Search results for: Avni Sharon
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Second Hebrew Language Literature Review Explores How Language Learning Influences Identity, Relationships with Community
CASJE (the Consortium for Applied Studies in Jewish Education) today released the second of three literature reviews that explores what recent research about heritage, second and foreign language learning means for the teaching and learning of Hebrew. The newest review, Contributions of Second/Foreign Language Learning Scholarship to Identity Development and Hebrew Education, looks closely at how second/foreign language acquisition relates to learners’ identity development and their relationships with various cultures, groups and communities. New research focused specifically on Hebrew learning would help Jewish educators understand how their learners both relate to and are influenced by Hebrew.
Updated: Dec. 07, 2016
Hebrew Learning Ideologies and the Reconceptualization of American Judaism: Language Debates in American Jewish Schooling in the Early 20th Century
This article examines the ways in which Hebrew education was construed in the United States by tracing the Hebrew ideology debate of the early and mid-1900s, when dramatic changes were made to modernize Jewish schooling and its place within American society. Focusing on the Hebrew learning ideologies and educational philosophies of Samson Benderly and his followers, it examines how the Ivrit b’Ivrit movement – teaching Jewish content in Modern Hebrew – re-conceptualized Hebrew education not only as a form of language acquisition, but as a means of defining and giving shape to American Judaism for the Jewish immigrant community at that time.
Updated: Dec. 30, 2015
Since 2007, Hebrew language charter schools – publicly-financed K-8 schools teaching Modern Hebrew to religiously, linguistically, and culturally diverse students – have emerged in cities across the United States. This article analyzes the contested notion of language ownership by exploring a set of discussions in over 75 articles in the American Jewish press about Hebrew charters. This article demonstrates how anxieties about communal production and reproduction are traceable through the circulated discourses about Hebrew learning.
Updated: Dec. 09, 2015
This article sketches the trajectory of Hebrew education in the United States from the early 1900s to the present. Attending to the historiography of Hebrew education, it shows how current curricula and pedagogical approaches have been stamped by historical considerations and language ideologies, how goals and strategies have changed (or remained the same) over time, and how the evolution of the field has been driven both by internal dynamics within the Jewish community and by changes in the broader social and political context of the United States. It concludes with a framework for constructing a meaningful research agenda for the future.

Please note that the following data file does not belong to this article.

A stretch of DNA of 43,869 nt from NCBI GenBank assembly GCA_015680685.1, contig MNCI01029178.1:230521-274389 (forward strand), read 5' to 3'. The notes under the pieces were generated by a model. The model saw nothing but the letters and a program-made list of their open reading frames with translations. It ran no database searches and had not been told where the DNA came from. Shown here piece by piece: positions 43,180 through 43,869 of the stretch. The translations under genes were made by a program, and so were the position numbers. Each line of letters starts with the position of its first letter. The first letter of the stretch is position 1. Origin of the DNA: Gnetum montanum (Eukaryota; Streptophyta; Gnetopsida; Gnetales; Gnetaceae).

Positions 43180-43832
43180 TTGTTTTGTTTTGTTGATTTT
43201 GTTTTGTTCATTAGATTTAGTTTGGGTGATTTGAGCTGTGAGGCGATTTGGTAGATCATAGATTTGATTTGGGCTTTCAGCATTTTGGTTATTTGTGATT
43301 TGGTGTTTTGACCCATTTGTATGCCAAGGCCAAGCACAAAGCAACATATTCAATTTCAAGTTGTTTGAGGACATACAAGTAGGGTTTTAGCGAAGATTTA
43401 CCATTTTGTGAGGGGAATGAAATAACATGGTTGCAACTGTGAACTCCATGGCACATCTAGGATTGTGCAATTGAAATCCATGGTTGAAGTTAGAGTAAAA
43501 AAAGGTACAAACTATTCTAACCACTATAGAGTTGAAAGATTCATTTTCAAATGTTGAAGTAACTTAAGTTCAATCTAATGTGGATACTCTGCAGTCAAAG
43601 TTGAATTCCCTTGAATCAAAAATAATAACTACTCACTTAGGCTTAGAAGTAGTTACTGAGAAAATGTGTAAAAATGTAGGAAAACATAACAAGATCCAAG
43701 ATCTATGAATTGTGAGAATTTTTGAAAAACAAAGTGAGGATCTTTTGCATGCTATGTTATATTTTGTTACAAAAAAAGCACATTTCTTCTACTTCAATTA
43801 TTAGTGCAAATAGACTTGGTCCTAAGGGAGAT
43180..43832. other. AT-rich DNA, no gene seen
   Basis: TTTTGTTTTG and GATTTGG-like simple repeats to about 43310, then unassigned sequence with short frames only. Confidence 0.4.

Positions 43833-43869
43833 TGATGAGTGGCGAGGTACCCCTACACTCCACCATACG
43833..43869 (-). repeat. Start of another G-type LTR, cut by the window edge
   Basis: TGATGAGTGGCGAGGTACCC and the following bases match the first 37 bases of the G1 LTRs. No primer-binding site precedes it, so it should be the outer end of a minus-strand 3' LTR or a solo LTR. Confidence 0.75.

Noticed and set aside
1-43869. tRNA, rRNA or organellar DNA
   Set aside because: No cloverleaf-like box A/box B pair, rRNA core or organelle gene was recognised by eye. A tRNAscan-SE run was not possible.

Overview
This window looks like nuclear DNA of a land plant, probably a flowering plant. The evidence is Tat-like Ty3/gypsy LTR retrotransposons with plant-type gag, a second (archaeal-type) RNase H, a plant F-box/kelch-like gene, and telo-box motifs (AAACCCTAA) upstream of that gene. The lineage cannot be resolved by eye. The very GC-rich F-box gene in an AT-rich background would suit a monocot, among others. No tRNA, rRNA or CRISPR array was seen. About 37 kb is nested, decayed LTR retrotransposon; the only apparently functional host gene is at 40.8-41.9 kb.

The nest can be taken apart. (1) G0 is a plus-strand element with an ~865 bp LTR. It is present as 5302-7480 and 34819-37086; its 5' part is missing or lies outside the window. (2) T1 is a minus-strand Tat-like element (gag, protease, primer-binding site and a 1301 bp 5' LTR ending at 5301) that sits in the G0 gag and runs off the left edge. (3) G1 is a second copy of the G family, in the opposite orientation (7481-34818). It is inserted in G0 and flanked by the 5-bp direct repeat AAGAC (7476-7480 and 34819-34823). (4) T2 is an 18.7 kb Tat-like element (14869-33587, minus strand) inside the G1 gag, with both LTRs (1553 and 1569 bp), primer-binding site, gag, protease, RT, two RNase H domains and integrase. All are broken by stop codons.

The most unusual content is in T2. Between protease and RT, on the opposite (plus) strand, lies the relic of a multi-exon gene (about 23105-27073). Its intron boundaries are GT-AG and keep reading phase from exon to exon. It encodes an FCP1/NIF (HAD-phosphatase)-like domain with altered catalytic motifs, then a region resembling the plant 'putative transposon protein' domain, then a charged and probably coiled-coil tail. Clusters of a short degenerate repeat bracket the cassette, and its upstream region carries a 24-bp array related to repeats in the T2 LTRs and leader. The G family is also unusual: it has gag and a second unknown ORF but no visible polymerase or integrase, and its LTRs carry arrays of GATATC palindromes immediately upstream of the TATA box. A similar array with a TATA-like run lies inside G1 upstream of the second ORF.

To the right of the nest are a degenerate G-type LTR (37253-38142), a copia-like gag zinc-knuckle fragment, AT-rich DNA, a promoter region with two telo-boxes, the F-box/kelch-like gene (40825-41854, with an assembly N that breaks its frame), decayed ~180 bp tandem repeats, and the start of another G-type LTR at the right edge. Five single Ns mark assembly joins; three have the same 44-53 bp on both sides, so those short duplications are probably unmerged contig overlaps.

Updated: Sep. 18, 2014
This article examines how students and teachers at a non-Orthodox Jewish day school in New York City negotiate the use of translation within the context of an institutionalized language policy that stresses the use of a sacred language over that of the vernacular. Specifically, this paper analyzes the negotiation of a Hebrew-only policy through the ethnographic examination of language choices during activities surrounding scripture study and prayer.
Updated: Sep. 11, 2013
This special issue of Diaspora, Indigenous, and Minority Education, presents theoretical and empirical scholarship on some of the most pressing issues within the field of Jewish education today. If much of 20th-century Jewish communal discourse centered around who was a legitimate member of the community, the articles in this issue reflect a dramatic shift in favor of more experiential and fluid paradigms of identities that capture the dynamic nature of living as a Jew in culturally diverse societies.
Updated: Jul. 30, 2013
In this article, Sharon Avni argues that educators need to understand the construct of belongingness and how it is enacted in the practice of Jewish education. She then presents an extended analysis of a 7th grade Bible lesson to show how linguistic features “enact the social construct of communal identification.” She views the teaching of Bible as a social activity, and analyzes how a teacher's discourse in the classroom creates a sense of belongingness among her students.
Updated: Apr. 29, 2013